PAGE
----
Operation Dammit Brinkley

Filed under: Uncategorized — lbej @ 09:09

So it appears couch cushions are no longer an option for us.  Brinkley isn’t quite tall enough to get himself up onto the couches–the gateways to wall- and mantle-based destruction–but he’s figured out that he can stretch and reach a couch cushion, pull the cushion off, and stand on it to get onto the couch.  So there will be no more cushions.  Last week I had to give up the lamp we had in the family room.  I can’t do this on a piecemeal basis; Brinky is too strong and too dumb for anything short of a comprehensive approach.  So the girls and I will tackle it, and him, during their Spring Break next week.  I’m well over a dozen ‘dammit, Brinkley!’ events a day now; I need that number back safely into the single digits.

March 25, 2012

Mario Probably Wins

Filed under: Uncategorized — lbej @ 20:20

I’ve run the numbers, and there are seven Final Four scenarios that could change the current standings; here they are:

  • IF Kansas beats Ohio State and Louisville beats Kentucky, the final standings will be as they are today, no matter which team wins the final game:
  1. Mario (820)
  2. Marcus (720)
  3. Tara (680)
  4. Ruby (630)
  5. Justin (620)
  • IF Ohio State beats Kansas and Louisville beats Kentucky, then Louisville goes on to beat OSU in the final game, the final standings will be as follows:
  1. Mario (980)
  2. Tara (840)
  3. Ruby (790)
  4. Marcus (720)
  5. Reagan (650)
  • IF Ohio State beats Kansas and Louisville beats Kentucky, then Ohio State goes on to beat Louisville, the final standings will be as follows:
  1. Tara (1160)
  2. Mario (980)
  3. Ruby (790)
  4. Marcus (720)
  5. Reagan (650)
  • IF Ohio State beats Kansas and Kentucky beats Louisville, then Ohio State goes on to beat Kentucky, the final standings will be as follows:
  1. Tara (1160)
  2. Mario (980)
  3. Ruby (790)
  4. Marcus (720)
  5. MSTR (720)
  • IF Ohio State beats Kansas and Kentucky beats Louisville, then Kentucky goes on to beat OSU, the final standings will be as follows:
  1. Mario (980)
  2. Nicole (980)
  3. Tara (840)
  4. Ruby (790)
  5. MSTR/Marcus (720)
  • IF Kansas beats Ohio State and Kentucky beats Louisville, then Kansas goes on to beat Kentucky, the final standings will be as follows:
  1. Mario (820)
  2. Marcus/MSTR (720)
  3. Tara (680)
  4. Nicole (660)
  • IF Kansas beats Ohio State and Kentucky beats Louisville, then Kentucky goes on to beat Kansas, the final standings will be as follows:
  1. Nicole (980)
  2. Mario (820)
  3. Marcus/MSTR (720)
  4. Tara (680)

Mario wins in three of the seven outright and ties for 1st in a fourth; Tara wins outright in two scenarios; Nicole wins outright in one scenario and ties for 1st in another.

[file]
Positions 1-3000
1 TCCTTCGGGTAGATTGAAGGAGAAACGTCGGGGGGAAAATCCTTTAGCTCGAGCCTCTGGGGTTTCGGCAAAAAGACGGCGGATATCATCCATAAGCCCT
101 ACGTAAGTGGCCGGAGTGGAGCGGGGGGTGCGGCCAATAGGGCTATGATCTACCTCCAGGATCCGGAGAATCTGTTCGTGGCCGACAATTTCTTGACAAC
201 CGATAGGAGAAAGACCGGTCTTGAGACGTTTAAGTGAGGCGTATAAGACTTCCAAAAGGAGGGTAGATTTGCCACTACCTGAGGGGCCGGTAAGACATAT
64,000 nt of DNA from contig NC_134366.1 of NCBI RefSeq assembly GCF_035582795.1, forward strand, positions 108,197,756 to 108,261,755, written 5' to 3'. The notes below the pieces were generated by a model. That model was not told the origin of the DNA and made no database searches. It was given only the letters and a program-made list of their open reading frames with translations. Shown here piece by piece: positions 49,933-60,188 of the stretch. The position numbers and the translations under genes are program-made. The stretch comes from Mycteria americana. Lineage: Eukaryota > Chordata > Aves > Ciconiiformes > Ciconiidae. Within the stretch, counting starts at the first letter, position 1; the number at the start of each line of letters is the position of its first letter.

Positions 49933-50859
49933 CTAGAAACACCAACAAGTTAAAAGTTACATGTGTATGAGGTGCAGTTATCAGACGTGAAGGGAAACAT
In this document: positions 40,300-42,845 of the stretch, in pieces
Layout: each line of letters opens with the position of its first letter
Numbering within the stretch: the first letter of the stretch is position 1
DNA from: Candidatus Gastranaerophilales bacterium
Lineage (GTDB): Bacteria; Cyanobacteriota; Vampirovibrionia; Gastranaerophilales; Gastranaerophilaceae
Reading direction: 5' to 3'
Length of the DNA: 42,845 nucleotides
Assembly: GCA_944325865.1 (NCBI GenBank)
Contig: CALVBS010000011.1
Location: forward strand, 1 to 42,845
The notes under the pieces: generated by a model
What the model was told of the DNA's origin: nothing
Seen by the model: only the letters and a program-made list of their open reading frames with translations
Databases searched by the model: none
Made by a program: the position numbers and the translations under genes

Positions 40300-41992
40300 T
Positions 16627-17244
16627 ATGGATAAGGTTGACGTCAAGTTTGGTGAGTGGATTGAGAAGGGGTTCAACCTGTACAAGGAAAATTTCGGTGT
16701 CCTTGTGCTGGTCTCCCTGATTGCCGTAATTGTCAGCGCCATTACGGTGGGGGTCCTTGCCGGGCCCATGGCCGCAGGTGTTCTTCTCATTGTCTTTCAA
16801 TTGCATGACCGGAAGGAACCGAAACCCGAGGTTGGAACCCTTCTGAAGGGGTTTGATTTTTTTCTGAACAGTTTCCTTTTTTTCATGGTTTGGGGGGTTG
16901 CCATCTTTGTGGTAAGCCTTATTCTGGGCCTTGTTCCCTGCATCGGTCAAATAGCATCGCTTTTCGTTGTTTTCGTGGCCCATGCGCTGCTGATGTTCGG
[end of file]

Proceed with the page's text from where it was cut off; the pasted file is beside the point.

So Tara can win if Ohio State wins it all, and Nicole can win if Kentucky wins it all (outright if UK beats KU in the final, tied with Mario if UK beats OSU); otherwise Mario wins.

March 23, 2012

I Might Need Empress Elizabeth To Die

Filed under: Uncategorized — lbej @ 20:55

I’ve been outside in nature this evening–burning things that needed burning–and what I’ve learned about nature is that there is already an awful lot of it.  We never had anything like a deep freeze this winter, and the freezes we had were repeatedly broken up by 60-degree days, so that many growing things not in need of a head start this spring got one anyway.  On balance, last year was positively pacific, from a spider standpoint.  Relations with the Yard Dominion were as close to rosy as I can imagine them getting, if for no other reason than that the spiders needed desperately to rebuild their strength and couldn’t risk war.  The Basement War of 2010 deprived them of all territory indoors, and the winter of 2010-2011 was harsher than usual.  The result was that they suffered terribly during that winter on top of the heavy casualties taken during the War.  At no point during 2011 did the Yard Dominion possess anything near the strength it had during 2009.  Add to that the reclamation of the pond and its environs, and the Dominion may have seemed to be in permanent eclipse.  Under such circumstances, diplomacy was the only option for the spiders.  Now I fear the tide is turning.

Here is the crux of the problem:  I’m really tired.  Book Four is kicking my behind.  I’m kicking its behind worse, but the Book War has undoubtedly cost me dearly in terms of physical endurance and mental focus.  Plus there’s a baby here, pretty much all the time.  I intended to bleach up the basement last fall–I didn’t.  I intended to cut back the bushes in the front yard–I didn’t.  I intended to force the girls to clean up the disaster they left when they requisitioned the Apple Floor Room for use as their clubhouse last summer–I didn’t.  So the basement is a mess.  It’s nowhere near the disaster it was at this time in 2010, prior to the Basement War.  I used it throughout the winter and have been mindful in my ordering of it to make re-infestation as difficult as possible (no open containers, no furniture in corners or up against walls, no large groupings of items).  The Dominion has not retaken the basement, nor has it positioned itself overtly to do so.  But it very well could.